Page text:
While the duffle coat is handsome and warm, I’ve always felt that it was too casual for any outfit that features a tie. Sure, it’s great for the prep-school boy, a way to be casual and sporty while wearing his required blazer and tie, but adults wearing tailored clothes look better in a tailored coat. (Yes, I am aware that plenty of men wear duffle coats over suits, etc.; I’m just saying that the duffle coat, which is a kind of extra-warm hoodie, is not the best thing to combine with such clothes.)

    I also find the greater length of the various buttoned overcoats are more practical in keeping the wearer warm and dry.

  7. May never get a chance to say this again, but I am in complete agreement with Henry on this one.

  8. I think the “Original Duffer” coat referenced by Christian with a “pack animal” label was also known because of the label as the “Donkey Duffle”, labelled “Made in England”. It cost $29.95 which was alot of $$ in 1964; I had two, navy & later camel, with actual rope with wooden toggles and a detachable hood. I wore the navy until 1970s & it was a great coat, much better looking than the Gloverall coat. No longer have it-wish I had saved the label-I think it probably was 80% new wool & 205 nylon-purchased at “Jack Harper Custom Shop for Men” in State College PA; they also had the same coat for women. I think it came in actual chest sizes not xs-xxl as most coats were sized in those days.

  9. Good to learn about the British Warm (and Crombie). I didn’t know the name for it and in a comment on an earlier post thought Zach had coined it.

    O’Connell’s British Warm looks a lot like a polo coat. I understand the British Warm is originally a military overcoat, and the polo coat a robe-like garment for keeping warm before and after sporting events, but I wonder if they are related in some way.


  10. My mainstay is the camel’s hair polo coat in single breasted version but it’s hard to go wrong with any of these.

  11. Vern Trotter | March 3, 2014 at 8:49 pm |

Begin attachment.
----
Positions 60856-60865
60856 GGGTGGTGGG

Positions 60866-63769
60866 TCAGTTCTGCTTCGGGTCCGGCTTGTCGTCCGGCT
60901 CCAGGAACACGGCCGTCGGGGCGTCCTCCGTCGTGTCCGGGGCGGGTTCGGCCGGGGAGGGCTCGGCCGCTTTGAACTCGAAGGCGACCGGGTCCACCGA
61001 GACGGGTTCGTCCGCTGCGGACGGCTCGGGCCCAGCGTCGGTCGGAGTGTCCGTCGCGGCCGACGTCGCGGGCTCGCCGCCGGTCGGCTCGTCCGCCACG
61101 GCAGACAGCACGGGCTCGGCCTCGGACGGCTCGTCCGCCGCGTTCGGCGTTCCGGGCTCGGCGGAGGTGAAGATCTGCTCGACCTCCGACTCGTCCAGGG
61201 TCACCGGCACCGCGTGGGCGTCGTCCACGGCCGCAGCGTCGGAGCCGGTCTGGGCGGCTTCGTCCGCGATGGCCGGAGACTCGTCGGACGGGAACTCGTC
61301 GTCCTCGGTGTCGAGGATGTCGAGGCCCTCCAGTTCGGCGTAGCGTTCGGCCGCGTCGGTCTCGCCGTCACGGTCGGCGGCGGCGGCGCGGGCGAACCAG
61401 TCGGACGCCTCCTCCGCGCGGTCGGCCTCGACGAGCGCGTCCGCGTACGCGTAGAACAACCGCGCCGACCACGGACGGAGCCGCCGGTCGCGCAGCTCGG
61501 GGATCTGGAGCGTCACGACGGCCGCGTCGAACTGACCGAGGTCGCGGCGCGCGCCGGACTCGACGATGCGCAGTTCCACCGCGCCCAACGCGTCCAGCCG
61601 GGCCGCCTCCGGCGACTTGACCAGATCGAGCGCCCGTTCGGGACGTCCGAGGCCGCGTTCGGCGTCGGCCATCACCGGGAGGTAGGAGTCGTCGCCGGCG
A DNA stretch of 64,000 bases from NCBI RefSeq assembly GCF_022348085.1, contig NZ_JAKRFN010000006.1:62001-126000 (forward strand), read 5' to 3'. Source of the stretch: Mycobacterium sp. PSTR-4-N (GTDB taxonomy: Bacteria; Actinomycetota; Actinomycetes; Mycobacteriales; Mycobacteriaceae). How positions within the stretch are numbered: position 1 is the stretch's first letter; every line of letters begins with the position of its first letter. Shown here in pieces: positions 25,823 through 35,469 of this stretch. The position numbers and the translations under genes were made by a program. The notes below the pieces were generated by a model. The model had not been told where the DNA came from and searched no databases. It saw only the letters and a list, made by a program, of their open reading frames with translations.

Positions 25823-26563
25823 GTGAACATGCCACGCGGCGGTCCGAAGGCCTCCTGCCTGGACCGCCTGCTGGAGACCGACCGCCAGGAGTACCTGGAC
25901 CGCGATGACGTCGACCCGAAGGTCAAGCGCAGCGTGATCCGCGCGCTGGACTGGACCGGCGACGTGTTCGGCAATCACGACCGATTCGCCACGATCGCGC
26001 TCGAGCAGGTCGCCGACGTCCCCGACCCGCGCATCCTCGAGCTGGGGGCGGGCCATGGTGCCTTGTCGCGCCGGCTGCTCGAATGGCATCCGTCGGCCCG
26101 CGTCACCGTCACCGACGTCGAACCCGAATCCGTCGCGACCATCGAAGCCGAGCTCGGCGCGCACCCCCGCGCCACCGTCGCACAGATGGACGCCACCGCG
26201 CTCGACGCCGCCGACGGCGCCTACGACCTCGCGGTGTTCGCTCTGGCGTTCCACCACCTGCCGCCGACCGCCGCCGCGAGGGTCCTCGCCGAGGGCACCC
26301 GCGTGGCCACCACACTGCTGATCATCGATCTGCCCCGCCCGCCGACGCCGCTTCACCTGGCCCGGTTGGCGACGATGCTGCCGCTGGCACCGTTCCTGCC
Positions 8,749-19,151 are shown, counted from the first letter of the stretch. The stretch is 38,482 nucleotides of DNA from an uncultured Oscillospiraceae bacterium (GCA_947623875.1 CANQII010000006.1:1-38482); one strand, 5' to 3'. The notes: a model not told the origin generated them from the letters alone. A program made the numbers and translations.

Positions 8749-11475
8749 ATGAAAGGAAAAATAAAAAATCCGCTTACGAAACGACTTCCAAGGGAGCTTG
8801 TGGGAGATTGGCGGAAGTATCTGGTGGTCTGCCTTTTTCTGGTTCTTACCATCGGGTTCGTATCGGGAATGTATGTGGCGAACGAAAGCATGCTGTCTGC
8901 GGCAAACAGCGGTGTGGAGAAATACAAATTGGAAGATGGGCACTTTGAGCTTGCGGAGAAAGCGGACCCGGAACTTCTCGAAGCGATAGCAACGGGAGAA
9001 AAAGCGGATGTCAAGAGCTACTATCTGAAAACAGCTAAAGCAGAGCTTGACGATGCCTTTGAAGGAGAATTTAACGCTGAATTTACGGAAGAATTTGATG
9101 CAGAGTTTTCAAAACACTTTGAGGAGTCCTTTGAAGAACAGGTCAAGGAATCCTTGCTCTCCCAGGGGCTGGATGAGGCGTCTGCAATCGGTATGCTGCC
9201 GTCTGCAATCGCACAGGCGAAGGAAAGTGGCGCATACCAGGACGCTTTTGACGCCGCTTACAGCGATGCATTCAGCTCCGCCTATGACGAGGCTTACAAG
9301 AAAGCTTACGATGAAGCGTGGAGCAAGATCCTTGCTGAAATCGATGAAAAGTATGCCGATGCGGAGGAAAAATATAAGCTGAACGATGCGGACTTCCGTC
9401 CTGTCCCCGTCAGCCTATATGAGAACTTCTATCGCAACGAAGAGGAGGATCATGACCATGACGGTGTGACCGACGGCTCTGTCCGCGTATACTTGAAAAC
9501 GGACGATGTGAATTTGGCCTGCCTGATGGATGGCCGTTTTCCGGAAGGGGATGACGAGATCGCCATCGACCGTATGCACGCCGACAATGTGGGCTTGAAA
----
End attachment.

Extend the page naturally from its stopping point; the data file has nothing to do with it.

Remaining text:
I had wanted a duffel coat since seeing actors like Trevor Howard wearing them playing British Naval officers in WW2 movies. During the 1950s, ivy style university shops across the country sold a similar “Loden” coat but it was not the same, too short among other things.

    In 1999, Paul Stuart ran an add in Town & Country of a hooded, brown with window pane, longer than most,(two inches past the knee,) duffel that was what I always wanted. I took the train down from Boston a day early and bought it. I have worn it too much ever since. Hardly a day goes by that somebody here in Manhattan does not stop me with a comment about it. A stroll through Bloomingdales recently resulted in two buyers grabbing me and giving me the third degree about it’s origin.

    The cuffs have started to fray a bit and I am looking to have thin leather straps sewn on. I intend to wear this old friend every few days ,during winter, the rest of my life.

  12. Katzenjammer | March 3, 2014 at 9:34 pm |

    Vern, do you have a link or photo of your duffle coat?

  13. Pale Male | March 4, 2014 at 2:27 pm |

    Love the British Warm, but would only buy as something to wear when not donning a Polo Coat. Don’t like the duffle due to its association with Labour and general too-casual look, though Chrysalis did some in luxurious fabrics that were rather appealing. Think the Polo Coat is ideal — suitable for everything from strolling through the concrete jungle to a black tie event. Dad had a SB in navy and Uncle had DB in navy — both cashmere. Ben Silver recently did one in a wonderful herringbone Harris Tweed.

  14. Interesting that Irv Lewis’ madman didn’t think it either necessary or desirable to include the establishment’s address. Too busy tryin’ to be Ivy, I guess.

    Also, gentlemen, a Gloverall duffel has a high arm-hole and a narrow shoulder for size. Just don’t buy one too small and you will be fine over natural shoulder clothing.

    And if memory serves Crombie is cloth, not coats.

    Is that your original duffel that I remember Chris?

  15. Etymologue | March 8, 2014 at 1:03 pm |

    @ Bob

    For those who wonder, the address was 120 East State Street, Ithaca.

  16. Bob,

    The one that I wear is indeed the one you sold me. The photo is not.